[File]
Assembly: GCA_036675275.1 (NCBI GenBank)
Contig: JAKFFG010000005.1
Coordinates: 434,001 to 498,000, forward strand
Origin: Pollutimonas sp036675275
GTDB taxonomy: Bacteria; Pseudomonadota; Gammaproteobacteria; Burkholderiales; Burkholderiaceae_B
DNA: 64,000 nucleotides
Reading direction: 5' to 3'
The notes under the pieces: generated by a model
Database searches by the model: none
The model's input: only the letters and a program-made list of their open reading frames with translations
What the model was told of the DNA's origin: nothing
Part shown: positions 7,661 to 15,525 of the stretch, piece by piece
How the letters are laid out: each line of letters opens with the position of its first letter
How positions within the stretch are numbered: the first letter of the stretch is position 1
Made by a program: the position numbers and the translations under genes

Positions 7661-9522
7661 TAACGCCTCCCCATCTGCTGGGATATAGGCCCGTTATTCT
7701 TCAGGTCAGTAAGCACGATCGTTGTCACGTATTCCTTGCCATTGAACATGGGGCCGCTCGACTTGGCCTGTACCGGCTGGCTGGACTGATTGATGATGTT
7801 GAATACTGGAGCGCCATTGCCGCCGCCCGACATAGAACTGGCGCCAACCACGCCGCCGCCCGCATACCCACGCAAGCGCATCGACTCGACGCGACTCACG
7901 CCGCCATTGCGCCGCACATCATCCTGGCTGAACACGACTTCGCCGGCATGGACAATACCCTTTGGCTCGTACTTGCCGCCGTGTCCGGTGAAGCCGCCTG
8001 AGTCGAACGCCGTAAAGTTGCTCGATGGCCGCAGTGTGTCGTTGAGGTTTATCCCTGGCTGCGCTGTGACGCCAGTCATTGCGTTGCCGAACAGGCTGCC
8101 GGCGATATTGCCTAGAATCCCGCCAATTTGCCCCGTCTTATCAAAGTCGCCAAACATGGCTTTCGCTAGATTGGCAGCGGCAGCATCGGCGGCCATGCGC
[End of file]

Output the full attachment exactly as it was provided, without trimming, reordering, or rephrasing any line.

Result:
Assembly: GCA_036675275.1 (NCBI GenBank)
Contig: JAKFFG010000005.1
Coordinates: 434,001 to 498,000, forward strand
Origin: Pollutimonas sp036675275
GTDB taxonomy: Bacteria; Pseudomonadota; Gammaproteobacteria; Burkholderiales; Burkholderiaceae_B
DNA: 64,000 nucleotides
Reading direction: 5' to 3'
The notes under the pieces: generated by a model
Database searches by the model: none
The model's input: only the letters and a program-made list of their open reading frames with translations
What the model was told of the DNA's origin: nothing
Part shown: positions 7,661 to 15,525 of the stretch, piece by piece
How the letters are laid out: each line of letters opens with the position of its first letter
How positions within the stretch are numbered: the first letter of the stretch is position 1
Made by a program: the position numbers and the translations under genes

Positions 7661-9522
7661 TAACGCCTCCCCATCTGCTGGGATATAGGCCCGTTATTCT
7701 TCAGGTCAGTAAGCACGATCGTTGTCACGTATTCCTTGCCATTGAACATGGGGCCGCTCGACTTGGCCTGTACCGGCTGGCTGGACTGATTGATGATGTT
7801 GAATACTGGAGCGCCATTGCCGCCGCCCGACATAGAACTGGCGCCAACCACGCCGCCGCCCGCATACCCACGCAAGCGCATCGACTCGACGCGACTCACG
7901 CCGCCATTGCGCCGCACATCATCCTGGCTGAACACGACTTCGCCGGCATGGACAATACCCTTTGGCTCGTACTTGCCGCCGTGTCCGGTGAAGCCGCCTG
8001 AGTCGAACGCCGTAAAGTTGCTCGATGGCCGCAGTGTGTCGTTGAGGTTTATCCCTGGCTGCGCTGTGACGCCAGTCATTGCGTTGCCGAACAGGCTGCC
8101 GGCGATATTGCCTAGAATCCCGCCAATTTGCCCCGTCTTATCAAAGTCGCCAAACATGGCTTTCGCTAGATTGGCAGCGGCAGCATCGGCGGCCATGCGC